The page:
Death as life’s companion

We’ve just had our annual local death festival Pushing Up Daisies. A festival intended to encourage us to have more conversations about death, dying, bereavement, loss and grief and build a local community where we support each other as citizens and rely less on different professions to deal with death and dying for us.

I love that I live in place that has a festival like this.


Meeting death in my dreams

When I was a toddler – probably 3 or 4 years old – I had an intense dream that has stayed with me and from which I have drawn different meanings at different times in my life.

I am walking in a small town with my mum. It is dusk, nearly dark and there is no one else around. I begin to hear the deep sounding beat of a drum. It is far away. Distant. A monotonous slow and steady beat that I can feel in my bones. And I feel scared. Something is coming. The beat comes closer too quickly and suddenly it’s upon us. A procession of skeletons – only I don’t know what they are, I’ve never seen skeletons. Walking dead, searching the streets, searching for us. And I know instinctively that we have to get away. So I get my mum to run with me, through the streets, along a railway track, away from the sound of the drums. But I can feel them chasing us now. Without rushing they are following us as if they know we have no where to go, no where to hide. My mum and I run to a mountain and we find some secret caves near the top. We can see the skeletons approaching. Slowly. Gracefully. We withdraw deeper into the mountain. And as my mum holds me I can hear the sound of the drumming surrounding the mountain and there is nothing but the beat.

I still remember waking up terrified. Not for myself but scared that the skeletons were coming for my mum. I remember struggling to explain what I had dreamt. How significant it felt. And I remember how the dream stayed with me as a young child. Vivid and important.


Seperation as a form of death

When I was 7 my mum and I went cycling around Denmark for a week or 10 days. It was an amazing experience. We slept in a tent together and we visited all kinds of places. On a bright hot day we went to a monestry. A beautiful old place that had partly been turned into a museum. In the graveyard they had opened some of the graves and covered them with glass so you could look down into them. I wasn’t tall enough to look over the edge so my mum asked me if I wanted to see. I didn’t quite understand what it was that was in the graves but I was curious. She lifted me up and I was looking down at a skeleton.

I completely freaked, twisted myself out of my mum’s grip and ran off out of the monestry and out to the road. In a brief moment I had felt the skeleton looking at me and all my terror from the dream returned. We were in danger. I remember marching along the side of the road in the sun and the dust. Furious. How could my mum take me to a place with skeletons? Didn’t she know how much they terrified me? Did she not know about my dream? Did she not know me inside out – all my thoughts and feelings?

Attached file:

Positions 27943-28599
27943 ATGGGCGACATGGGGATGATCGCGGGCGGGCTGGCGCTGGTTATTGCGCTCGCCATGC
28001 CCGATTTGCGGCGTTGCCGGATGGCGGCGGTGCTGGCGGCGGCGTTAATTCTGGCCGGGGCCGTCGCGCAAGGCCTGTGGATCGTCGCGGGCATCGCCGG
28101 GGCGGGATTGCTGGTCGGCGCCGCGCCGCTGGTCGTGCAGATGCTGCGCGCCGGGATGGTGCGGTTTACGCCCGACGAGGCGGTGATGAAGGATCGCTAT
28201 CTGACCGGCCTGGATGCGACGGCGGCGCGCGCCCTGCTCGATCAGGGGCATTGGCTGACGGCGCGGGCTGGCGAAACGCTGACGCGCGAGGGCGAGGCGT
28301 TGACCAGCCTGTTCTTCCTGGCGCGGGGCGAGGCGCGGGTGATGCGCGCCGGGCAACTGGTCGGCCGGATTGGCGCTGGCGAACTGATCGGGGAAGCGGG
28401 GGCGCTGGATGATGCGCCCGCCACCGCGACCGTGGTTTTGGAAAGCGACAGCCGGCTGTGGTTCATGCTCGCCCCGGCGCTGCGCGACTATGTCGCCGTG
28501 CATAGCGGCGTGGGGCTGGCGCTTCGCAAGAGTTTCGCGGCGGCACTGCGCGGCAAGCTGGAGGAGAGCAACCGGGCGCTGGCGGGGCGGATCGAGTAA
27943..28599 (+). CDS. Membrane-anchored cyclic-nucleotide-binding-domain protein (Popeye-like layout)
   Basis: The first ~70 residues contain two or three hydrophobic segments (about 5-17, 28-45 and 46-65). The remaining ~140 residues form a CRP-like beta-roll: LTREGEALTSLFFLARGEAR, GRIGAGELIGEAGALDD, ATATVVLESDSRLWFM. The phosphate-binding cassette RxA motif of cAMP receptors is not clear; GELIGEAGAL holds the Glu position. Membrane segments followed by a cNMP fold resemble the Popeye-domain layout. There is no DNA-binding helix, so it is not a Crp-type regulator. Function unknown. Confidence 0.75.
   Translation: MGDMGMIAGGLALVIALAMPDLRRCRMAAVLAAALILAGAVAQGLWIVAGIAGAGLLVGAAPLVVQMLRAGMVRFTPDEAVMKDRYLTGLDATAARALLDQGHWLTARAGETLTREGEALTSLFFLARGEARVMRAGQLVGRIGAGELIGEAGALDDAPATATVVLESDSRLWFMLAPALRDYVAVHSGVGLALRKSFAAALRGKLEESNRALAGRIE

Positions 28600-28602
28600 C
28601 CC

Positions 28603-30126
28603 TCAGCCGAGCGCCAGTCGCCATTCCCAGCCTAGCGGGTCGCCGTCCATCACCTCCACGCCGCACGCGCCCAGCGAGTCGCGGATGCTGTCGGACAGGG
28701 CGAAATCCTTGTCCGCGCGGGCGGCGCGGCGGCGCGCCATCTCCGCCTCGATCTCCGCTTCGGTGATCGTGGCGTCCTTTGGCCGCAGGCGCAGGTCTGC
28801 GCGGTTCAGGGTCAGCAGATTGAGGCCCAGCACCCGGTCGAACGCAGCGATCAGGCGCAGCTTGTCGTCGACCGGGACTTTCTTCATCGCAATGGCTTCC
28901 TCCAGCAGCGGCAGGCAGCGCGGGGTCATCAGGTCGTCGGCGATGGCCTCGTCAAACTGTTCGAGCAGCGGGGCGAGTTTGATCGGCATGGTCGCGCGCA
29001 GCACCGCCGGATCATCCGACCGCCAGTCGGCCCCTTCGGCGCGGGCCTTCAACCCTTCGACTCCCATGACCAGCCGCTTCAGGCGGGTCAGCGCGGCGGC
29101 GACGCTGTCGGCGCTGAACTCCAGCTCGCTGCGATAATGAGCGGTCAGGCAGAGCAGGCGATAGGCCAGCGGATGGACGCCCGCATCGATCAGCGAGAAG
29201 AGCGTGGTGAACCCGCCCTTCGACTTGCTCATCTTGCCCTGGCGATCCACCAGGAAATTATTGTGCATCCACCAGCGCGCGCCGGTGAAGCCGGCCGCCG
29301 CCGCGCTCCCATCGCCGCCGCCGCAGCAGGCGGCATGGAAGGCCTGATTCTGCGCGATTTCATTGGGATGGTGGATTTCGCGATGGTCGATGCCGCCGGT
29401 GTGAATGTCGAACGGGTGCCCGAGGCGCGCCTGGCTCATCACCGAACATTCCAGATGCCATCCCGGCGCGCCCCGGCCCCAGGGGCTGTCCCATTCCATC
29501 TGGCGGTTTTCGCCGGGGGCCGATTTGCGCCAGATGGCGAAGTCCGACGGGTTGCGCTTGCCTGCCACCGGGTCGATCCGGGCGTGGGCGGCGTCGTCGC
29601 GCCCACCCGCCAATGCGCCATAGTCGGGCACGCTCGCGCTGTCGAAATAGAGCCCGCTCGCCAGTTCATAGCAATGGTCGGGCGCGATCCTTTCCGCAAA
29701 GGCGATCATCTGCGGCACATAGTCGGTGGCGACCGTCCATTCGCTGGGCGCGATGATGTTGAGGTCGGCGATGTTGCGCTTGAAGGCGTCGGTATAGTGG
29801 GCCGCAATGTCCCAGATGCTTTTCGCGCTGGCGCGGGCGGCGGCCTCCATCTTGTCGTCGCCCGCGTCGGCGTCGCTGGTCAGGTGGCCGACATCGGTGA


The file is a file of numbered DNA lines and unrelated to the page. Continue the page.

I don’t know if I managed to explain to my mum what had happened. But I remember the painful realisation that my mum and I were separate beings. That she didn’t know my thoughts and feelings and that there were things about me that she wasn’t aware of. A different kind of loneliness entered my life.


Feeling like dying

A couple of years later death became my companion. I started considering taking my own life. At first I didn’t quite understand why and I quickly became full of shame and guilt. So much self-judgement for this longing I felt deep inside me. Longing to die. I can look back and totally understand why this young me would feel like dying but back then I just thought there was something wrong with me, that I was selfish and weak for thinking about taking my own life.

During Pushing Up Daisies I did a workshop named ‘How can I live when I feel like dying?’. I did a 30 minute talk where I reflected on things that helped me stay alive during the years where my death-longing was with me most of the time.

My teenage years and early 20’ies were spent just surviving myself. Everything I did was aimed at keeping me alive. Trying to focus on things that brought meaning to me in the here and now. Which was mainly creative activities and self-expression like dance, singing and painting. Around 22 I reached a point where I’d had enough. I kept thinking ‘what kind of life is this, constantly focusing on surviving myself and waiting for things to change?’ I didn’t feel alive and I didn’t want to live if I couldn’t find a way to get beyond surviving. So I tried the one thing I hadn’t tried already; I asked for help.

image by Charlie Mackesy